I also have some cuttings from a beautiful climbing hydrangea, pictures here. I want to put two into this bed, one in each corner and let them grow up either side of the window. 

You might recognise the planter on the sill there from an earlier post – I have some lavender or strawberry plants that I propagated last year ear-marked for there. 

Final Costs and Value of Raised Bed

The wood was €49, the compost was €12, the screws were €5 for a whole box but I only used a handful and the plants were free because I propagated them all myself. So all in, that’s €66 to improve the aesthetic quality of the front of my house. 

Does this add value to my house? I very much doubt it. However, they do say that a house is sold in the first 60 seconds so first impressions do count.  

On the other hand, I am adding something the needs to be maintained. I haven’t posted about it yet but there is a chance that I might be moving out of my house and turning it into a full rental soon. Have I just given my potential future tenants a headache they don’t want? Will I have to regularly maintain the front of the house? (Which is, in fact, a landlords responsibility. Or maybe I have provided them with something beautiful that they will appreciate?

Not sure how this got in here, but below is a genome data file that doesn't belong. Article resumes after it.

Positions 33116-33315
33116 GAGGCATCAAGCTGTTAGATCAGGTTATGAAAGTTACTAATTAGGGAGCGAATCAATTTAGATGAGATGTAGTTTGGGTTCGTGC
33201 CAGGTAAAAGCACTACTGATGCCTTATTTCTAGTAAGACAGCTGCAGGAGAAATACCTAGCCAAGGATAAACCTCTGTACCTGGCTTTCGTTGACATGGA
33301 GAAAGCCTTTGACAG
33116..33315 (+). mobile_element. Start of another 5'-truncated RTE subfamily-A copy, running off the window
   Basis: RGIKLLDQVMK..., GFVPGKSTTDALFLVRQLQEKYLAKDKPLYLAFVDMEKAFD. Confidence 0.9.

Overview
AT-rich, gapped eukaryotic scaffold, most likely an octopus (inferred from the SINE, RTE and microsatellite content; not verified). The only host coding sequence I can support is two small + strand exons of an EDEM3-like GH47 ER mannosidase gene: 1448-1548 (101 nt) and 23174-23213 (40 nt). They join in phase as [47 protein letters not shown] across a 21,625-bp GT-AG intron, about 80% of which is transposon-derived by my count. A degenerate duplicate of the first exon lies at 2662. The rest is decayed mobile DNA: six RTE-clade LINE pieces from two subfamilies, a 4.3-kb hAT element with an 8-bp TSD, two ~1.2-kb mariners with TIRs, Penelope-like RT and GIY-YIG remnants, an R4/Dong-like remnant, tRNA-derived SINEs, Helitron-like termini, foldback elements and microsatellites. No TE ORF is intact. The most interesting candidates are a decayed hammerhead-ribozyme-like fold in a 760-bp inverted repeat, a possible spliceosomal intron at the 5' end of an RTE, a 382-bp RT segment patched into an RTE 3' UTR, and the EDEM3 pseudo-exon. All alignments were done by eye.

Too often I hear about landlords who pave over everything in trying to find the lowest maintenance solution. Honestly, I don’t mind coming back to do the weeding if I end up with an attractive, flower-filled bed that attracts bees, butterflies and happy tenants. In short, I think this was a worthwhile project. 


It’s August 2020 and things have been growing well since I built the raised bed at the front of the house. The plants are now well established and in full flower. Many of the tubers I planted have also come up strong.  I also added some petunias I grew from seed.

The only issue I have had so far is some of the young plants at the very back of the raised bed have struggled a little during dry spells. This is because this section is sheltered from rain due to the overhang of the roof of the house. Sometime I have to get out my watering can to help them out. I expect that this will become less of a problem when the plants are better established and I add more mulch during the winter.